An exploration of place 
through memory,
history, and scent.


The Terminal Market

              The discovery of oil in 1882 shifted the entire farm industry. As modern irrigation infrastructure replaced the Zanjas, agriculture expanded on a massive scale.

Despite the devastation of the orange groves due to vedalia beetles and Cottony Cushion Scale disease, a labor shortage from the 1871 Chinese massacre, as well as the eventual real estate land bust in 1888, farming commercialized with the advent of new investors, farm machinery, pest management research and the organized labor forces of the cooperative movement.

The city rapidly urbanized to accommodate population growth and industry. Joining the single family subdivisions and single residency occupancies were the architect designed warehouses, factories, canneries and wholesale produce markets that popped up in DTLA.

Fresh Produce



Crude Oil
In 1917, in close proximity to the Southern Pacific Railroad, the Los Angeles Terminal Market opened near Alameda and 9th, providing a systematic way for farmers to distribute their goods.

The culture of the markets were vibrant, bustling with vendors showcasing crates of lemons, walnuts, pomegranates, olives, oranges, strawberries, almonds, apples, lettuce, cauliflower, cabbage, and tomatoes from local harvests.

The comradery of market workers turned customers were celebrated at communal tables of locals joints like Vickman’s Original Feedbag Restaurant.

The wholesale market district flourished throughout most of the twentieth century and still remains today.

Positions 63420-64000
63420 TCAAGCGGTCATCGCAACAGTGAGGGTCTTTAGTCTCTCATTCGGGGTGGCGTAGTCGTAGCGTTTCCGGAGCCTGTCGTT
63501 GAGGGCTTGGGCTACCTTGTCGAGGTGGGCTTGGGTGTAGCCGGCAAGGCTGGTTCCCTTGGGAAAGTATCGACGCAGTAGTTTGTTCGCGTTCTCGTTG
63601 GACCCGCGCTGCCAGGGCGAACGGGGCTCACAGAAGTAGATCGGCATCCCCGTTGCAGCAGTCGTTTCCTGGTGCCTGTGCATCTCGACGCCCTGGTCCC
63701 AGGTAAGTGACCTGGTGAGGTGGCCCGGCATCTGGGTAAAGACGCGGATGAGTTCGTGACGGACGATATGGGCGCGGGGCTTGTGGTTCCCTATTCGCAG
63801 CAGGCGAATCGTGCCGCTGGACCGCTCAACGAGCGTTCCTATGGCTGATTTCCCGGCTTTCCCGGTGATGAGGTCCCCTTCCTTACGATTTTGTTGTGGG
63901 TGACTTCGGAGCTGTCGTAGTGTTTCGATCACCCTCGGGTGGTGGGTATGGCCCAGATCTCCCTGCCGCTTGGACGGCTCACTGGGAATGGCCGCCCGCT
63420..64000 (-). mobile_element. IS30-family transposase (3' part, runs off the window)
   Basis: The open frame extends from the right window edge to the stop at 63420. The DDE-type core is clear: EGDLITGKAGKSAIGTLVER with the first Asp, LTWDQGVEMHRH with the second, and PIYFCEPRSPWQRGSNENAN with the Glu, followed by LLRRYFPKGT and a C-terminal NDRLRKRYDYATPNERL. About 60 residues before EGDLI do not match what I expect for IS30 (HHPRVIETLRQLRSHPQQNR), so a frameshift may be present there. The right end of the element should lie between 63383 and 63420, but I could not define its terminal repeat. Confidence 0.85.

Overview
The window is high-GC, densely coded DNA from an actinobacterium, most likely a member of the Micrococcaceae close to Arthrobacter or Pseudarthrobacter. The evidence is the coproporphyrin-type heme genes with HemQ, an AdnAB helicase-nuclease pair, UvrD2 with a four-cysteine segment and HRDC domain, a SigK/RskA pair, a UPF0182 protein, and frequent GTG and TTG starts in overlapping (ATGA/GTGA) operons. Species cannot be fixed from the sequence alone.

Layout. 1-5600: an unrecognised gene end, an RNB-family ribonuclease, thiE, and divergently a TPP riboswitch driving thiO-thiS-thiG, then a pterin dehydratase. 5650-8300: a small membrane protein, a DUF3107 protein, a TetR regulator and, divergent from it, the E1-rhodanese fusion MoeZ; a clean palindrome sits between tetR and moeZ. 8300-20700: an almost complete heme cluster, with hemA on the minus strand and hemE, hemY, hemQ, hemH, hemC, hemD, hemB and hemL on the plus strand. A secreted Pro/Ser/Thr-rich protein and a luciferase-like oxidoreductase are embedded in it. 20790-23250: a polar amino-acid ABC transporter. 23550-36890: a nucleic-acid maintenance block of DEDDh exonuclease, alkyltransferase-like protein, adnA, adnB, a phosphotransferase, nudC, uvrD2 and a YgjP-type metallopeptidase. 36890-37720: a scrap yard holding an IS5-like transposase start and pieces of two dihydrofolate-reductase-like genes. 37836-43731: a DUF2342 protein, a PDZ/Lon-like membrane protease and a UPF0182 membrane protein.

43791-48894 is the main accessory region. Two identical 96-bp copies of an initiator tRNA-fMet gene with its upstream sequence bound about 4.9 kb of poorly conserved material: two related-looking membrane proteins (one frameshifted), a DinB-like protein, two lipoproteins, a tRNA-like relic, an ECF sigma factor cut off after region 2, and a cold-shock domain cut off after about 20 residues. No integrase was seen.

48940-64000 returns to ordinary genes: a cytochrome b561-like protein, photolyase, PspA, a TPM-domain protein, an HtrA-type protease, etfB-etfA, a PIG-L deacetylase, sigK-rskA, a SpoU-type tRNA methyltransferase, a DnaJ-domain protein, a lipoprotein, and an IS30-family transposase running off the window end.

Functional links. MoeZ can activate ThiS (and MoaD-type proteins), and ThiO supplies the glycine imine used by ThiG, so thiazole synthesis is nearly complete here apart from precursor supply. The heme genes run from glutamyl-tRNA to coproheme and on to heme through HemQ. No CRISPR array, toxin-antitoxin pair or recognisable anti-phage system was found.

Notes from the workshop:

In this workshop, Saskia developed the scent using more of the fresh produce smell of tomato leaf with indeline (decaying smell) and lumber smell for the crates.

The current market sells a lot of tropical fruits, but historically they had more vegetables like potato and onions, so we decided to have the smell less sweet and more fresh.
Our final notes included:

Cepes absolute - mushroom, molding smell
indeline - decaying

Produce smell:
Tomato leaf (natural extract)
Passionfruit (synthetic) - sweet
Florida orange  (natural extract)

Crates: (woody/ lumber smell)

We’d like to extend a huge thank you to author, historian, and LAPL Map Librarian Glen Creason, who guided us through this period in history.  An authority on the history of Los Angeles, Glen provided us with invaluable insight into the Terminal Market and food history of LA during this workshop. 

Alameda Heart Notes
An investigation of place through history, memory, and scent.

A SALT project
in collaboration with new friends and neighbors.

In partnership with:

932 Chung King Road Los Angeles, CA
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